Smaller cards (approx 6×9 mm) seem to have come onto the market in the late 1940s. Before that the cards were larger (approx 10×20 mm). The price per button was often written on the card, and the number the customer wanted would be cut off. As a consequence, there are many partial cards out there which makes identification difficult. Also, many of the complete cards are not labelled by country and/or maker; instead they are labelled something along the lines of ‘Lastest Fashion’ or ‘Fashion Buttons’. Therefore, even when labelled, it can be impossible to know whether they were manufactured here, or imported then carded here.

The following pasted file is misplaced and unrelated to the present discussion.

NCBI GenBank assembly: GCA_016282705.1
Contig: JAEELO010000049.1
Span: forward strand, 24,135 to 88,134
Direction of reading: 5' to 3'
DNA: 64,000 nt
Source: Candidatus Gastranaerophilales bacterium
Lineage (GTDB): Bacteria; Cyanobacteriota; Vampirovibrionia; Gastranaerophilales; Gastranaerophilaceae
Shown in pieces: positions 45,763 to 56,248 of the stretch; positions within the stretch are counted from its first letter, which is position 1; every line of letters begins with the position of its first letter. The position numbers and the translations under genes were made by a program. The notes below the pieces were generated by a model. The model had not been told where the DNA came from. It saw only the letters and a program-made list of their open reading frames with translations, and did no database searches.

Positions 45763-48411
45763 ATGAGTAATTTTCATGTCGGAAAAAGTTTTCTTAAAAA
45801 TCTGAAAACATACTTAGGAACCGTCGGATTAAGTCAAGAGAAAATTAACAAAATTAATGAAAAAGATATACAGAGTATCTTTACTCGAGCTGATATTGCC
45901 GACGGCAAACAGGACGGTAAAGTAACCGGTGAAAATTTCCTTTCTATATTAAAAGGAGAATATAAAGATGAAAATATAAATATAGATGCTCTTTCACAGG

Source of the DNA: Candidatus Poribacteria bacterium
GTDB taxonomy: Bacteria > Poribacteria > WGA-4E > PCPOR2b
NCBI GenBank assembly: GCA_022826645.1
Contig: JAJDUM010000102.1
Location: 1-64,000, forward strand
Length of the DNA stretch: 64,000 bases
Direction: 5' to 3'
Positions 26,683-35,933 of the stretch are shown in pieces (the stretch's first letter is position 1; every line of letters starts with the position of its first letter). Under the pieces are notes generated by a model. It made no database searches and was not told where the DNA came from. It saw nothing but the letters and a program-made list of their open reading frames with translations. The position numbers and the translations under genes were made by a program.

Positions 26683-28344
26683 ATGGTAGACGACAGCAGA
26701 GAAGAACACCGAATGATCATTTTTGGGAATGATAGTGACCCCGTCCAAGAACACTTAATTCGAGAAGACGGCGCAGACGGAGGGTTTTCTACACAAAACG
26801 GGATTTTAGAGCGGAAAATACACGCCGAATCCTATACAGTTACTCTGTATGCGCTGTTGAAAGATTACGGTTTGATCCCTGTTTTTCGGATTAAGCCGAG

I’ve dubbed these light blue cards with rounded corners and this artwork the ‘Lovely Lady’ brand. Please see the General Plastics page for more information.
Probably dated from the 1950’s as ‘American Styled’ fashions were popular in the late 1940s into the 1950s.
LATEST FASHION/FASHIONABLE BUTTONS:
The illustrations below are from advertising dated between 1942 to 1946. One shows buttons shaped as a silhouette of a lady that has also been seen on Coronet branded cards. Perhaps this indicates these were made by the same company.
These buttons were most likely produced by General Plastics prior to the use of the name ‘Beauclaire’ (which dated from 1951). See the General Plastics page.
There was Rosalea brand wool advertised in the 1930s. ? This is the same company.